The Social Organization of Post-Secondary Music Students’ Work and Health: An Institutional Ethnography Protocol

Jeffrey Sabo, Mona Oikarinen, Suzanne Wijsman, David Peacock, Peter Visentin, Liliana Araujo, Kyle Zavitz, Christine Guptill

Research output: Contribution to journalArticlepeer-review


Researchers have found that many post-secondary music students suffer from physical and mental health issues. However, researchers have mainly studied these problems at the individual level, with little investigation of how music students’ work is shaped by the coordinating effects of policies, texts, and discourses at and beyond their local site. This paper describes a protocol for an international project that will explore the health of music students in the context of their daily work. Using an institutional ethnography approach, we will examine the social organization of music students’ work at three universities: two in Canada and one in Australia. This will be the first set of studies that use institutional ethnography specifically for the purpose of understanding how the social organization of music students’ work shapes their health. Data will be collected using several methods common to institutional ethnography: interviews, focus groups, observations, and collecting texts. Data analysis will begin during the data collection process and proceed in two fluid stages. The first stage will involve a detailed investigation of the pertinent work activities at each music school. The second will involve linking that work to specific social relations within and beyond the institution. After data analysis has been completed at all three sites, findings will be compared to one another to identify commonalities and differences in how students’ work is organized. Findings of the entire project may inform policy-making and lead to positive change at the institutions studied, as well as others where similar social organization may occur. The novel approach described here will provide opportunities to expand current knowledge about music students’ work and health beyond what has been learned through approaches that focus on students’ individual behaviours and attributes.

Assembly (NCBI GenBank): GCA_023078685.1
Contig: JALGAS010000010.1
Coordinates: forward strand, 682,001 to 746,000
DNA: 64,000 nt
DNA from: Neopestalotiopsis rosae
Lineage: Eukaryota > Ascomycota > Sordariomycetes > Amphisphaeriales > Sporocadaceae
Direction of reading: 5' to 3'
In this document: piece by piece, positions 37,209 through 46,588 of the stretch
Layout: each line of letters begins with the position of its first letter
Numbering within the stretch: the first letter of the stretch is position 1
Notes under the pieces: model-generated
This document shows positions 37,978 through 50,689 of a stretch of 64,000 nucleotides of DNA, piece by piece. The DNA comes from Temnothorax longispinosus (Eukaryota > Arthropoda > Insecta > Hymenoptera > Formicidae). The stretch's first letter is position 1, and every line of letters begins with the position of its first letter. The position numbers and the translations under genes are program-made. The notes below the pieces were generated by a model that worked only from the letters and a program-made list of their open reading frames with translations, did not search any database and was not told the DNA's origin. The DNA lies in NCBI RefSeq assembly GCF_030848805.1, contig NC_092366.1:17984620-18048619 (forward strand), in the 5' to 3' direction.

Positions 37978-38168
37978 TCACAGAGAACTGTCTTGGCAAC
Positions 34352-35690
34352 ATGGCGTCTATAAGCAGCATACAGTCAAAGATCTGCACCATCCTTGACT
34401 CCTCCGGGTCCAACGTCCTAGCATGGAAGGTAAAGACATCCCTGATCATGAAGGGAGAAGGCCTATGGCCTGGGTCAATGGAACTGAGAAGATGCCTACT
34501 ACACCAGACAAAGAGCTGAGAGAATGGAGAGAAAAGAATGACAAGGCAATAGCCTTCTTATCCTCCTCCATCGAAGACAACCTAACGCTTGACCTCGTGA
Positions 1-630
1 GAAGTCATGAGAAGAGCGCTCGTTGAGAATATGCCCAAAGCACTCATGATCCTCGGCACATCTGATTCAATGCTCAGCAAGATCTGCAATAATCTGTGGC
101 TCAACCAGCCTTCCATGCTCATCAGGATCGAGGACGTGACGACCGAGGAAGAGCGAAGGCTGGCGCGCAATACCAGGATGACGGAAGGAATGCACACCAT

Original languageEnglish
Number of pages8
JournalInternational Journal of Qualitative Methods
Publication statusPublished - Feb 2024


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